—Thunderstorm Wind... The round of rain Monday morning and (more likely) the grand finale thunderstorms Monday afternoon will open the door to some very strong, potentially damaging wind. Thursday's top wind gust in NJ was 71 mph — that may be equalled or beaten by our next round of stormy weather.

The Storm Prediction Center's severe weather outlook puts the western edge of New Jersey in a "Slight Risk" for dangerous conditions on Monday. (NOAA / SPC)

—Non-Thunderstorm Wind... Once again, the non-thunderstorm, ambient, pressure gradient force wind will be quite ferocious too. Likely peaking around midday Monday, gusts over 50 mph (inland) to 60 mph (coast) are expected. Tree and roof damage is possible. Scattered power outages are likely. Garbage cans will be blown far, far away.

As the high-resolution NAM model wind gust forecast illustrates, New Jersey's strongest background winds will blow around midday Monday. (College of DuPage Meteorology)

—Driving Rain... Models suggest a widespread 1 to 2+ inches of rain will fall, over a period of about 18 hours. Flash flooding of roads and other low-lying roads is possible. (Remember, sometimes flooding just looks like a big puddle, but can be an extreme hazard.) Streams and creeks will run high and fast too.

As the high-resolution NAM model forecast shows, New Jersey's heaviest rain will fall from Monday morning through about midday. (College of DuPage Meteorology)

—Isolated Tornado... As we saw nine times in 2019 alone, tornadoes do happen in New Jersey. Linear thunderstorm modes (like this one) aren't necessarily conducive to long-track, strong tornadoes. But we'll still have to watch for quick spin-ups, especially given the turbulent wind shear.

While the greatest risk of a tornado will be south of New Jersey, we'll have to remain vigilant for a quick spin-up. (NOAA / SPC)

—Hail... A cold upper atmosphere sets the scene for hail, chunks of ice that get caught in strong updrafts (vertical wind) before crashing down to earth. Severe or damaging hail is very rare in New Jersey, but it is on the table for Monday

—The Coast... Even though the ambient winds will blow out of the southeast — an on-shore wind — they won't carry enough ocean water toward the Jersey Shore to warrant a significant coastal flooding threat. We're also not in a particularly high astronomical high tide cycle right now, which works in our favor. In fact, guidance moreso points toward the risk for a blowout low tide Monday morning, as water levels run about 2 feet lower than usual.

Tidal guidance at Cape May shows no significant flooding on Monday, but rather a notable low tide. (NOAA / NWS / MDL)


A High Wind Warning has been issued for central and southern New Jersey, from 6 a.m. to 7 p.m. Monday, calling for wind gusts between 50 and 70 mph. Counties in the warning include Atlantic, Burlington, Camden, Cape May, Cumberland, Mercer, Middlesex, Monmouth, Ocean, and Salem.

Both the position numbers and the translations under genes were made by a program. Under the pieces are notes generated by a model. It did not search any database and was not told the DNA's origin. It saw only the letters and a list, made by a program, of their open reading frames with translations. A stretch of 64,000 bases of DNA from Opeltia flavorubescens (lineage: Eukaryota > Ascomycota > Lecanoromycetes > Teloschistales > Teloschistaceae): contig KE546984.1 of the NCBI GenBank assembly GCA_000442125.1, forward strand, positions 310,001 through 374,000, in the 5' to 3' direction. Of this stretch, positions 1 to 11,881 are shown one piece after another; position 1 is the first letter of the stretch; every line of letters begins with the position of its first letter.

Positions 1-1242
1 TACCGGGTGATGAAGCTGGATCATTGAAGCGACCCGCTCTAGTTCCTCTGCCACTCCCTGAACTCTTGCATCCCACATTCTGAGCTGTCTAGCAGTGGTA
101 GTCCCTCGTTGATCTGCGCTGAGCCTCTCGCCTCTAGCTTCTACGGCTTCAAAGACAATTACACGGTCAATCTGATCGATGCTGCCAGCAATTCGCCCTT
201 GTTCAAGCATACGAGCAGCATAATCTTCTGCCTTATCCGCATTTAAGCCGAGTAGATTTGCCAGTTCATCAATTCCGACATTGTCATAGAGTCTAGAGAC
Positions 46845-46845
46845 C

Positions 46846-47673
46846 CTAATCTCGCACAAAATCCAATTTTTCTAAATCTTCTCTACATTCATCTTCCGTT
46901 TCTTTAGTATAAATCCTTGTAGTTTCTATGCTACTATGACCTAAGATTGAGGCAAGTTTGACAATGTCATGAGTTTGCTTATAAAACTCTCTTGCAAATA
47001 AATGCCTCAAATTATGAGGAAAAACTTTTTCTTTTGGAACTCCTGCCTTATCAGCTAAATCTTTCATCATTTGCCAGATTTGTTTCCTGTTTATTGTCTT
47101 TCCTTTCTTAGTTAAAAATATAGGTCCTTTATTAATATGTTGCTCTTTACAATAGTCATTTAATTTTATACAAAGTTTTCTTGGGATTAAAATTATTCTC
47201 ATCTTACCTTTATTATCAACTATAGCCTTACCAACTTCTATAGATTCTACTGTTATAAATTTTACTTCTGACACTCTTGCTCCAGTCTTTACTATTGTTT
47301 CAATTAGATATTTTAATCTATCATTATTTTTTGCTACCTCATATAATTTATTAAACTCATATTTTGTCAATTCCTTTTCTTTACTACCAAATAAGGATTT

A High Wind Warning is also posted for northeastern New Jersey, in effect from 6 a.m. to 6 p.m. Monday. Counties in this warning include Bergen, Essex, Hudson, eastern Passaic, and Union.

A less-severe Wind Advisory covers the rest of northern New Jersey, calling for wind gusts up to 55 mph. This advisory is in effect from 6 a.m. to 7 p.m. Monday for Hunterdon, Morris, Somerset, Sussex, and Warren counties. An advisory for western Passaic County runs from 6 a.m. to 6 p.m. Monday.

A High Wind Warning (orange) and Wind Advisory (tan) are posted for NJ all-day Monday.

A Storm Watch, Gale Warning, and Small Craft Advisory have been issued for the ocean waters off the NJ coast. 55+ knot winds and 20+ foot seas are likely off-shore.

As of this writing, no coastal flood warnings or advisories have been issued for the Jersey Shore.

Bottom Line

For almost 24 hours, from late Sunday night through Monday evening, our weather is going to be downright nasty. For all intents and purposes, our weather impacts will be similar to that of a tropical storm — peak wind gusts over 60 mph, wind-driven downpours, and the potential for severe weather. The strongest winds and loudest thunderstorms will occur during the day Monday.

The coronavirus stay-at-home routine will help keep New Jerseyans safer from these powerful springtime storms. But that doesn't mean we all can just ignore the weather — please make sure your family and friends know that dangerous conditions will be present throughout Monday.

My next weather blog will be posted early Monday morning. I will be on the air from 5 a.m. to 7 p.m. Monday with the latest weather forecast information. And our entire weather, news, traffic, digital, and programming teams are at the ready too.

Be smart, be safe, and be healthy. And again, from my family to yours, a happy holiday.

Dan Zarrow is Chief Meteorologist for Townsquare Media New Jersey. Follow him on Facebook or Twitter for the latest forecast and realtime weather updates.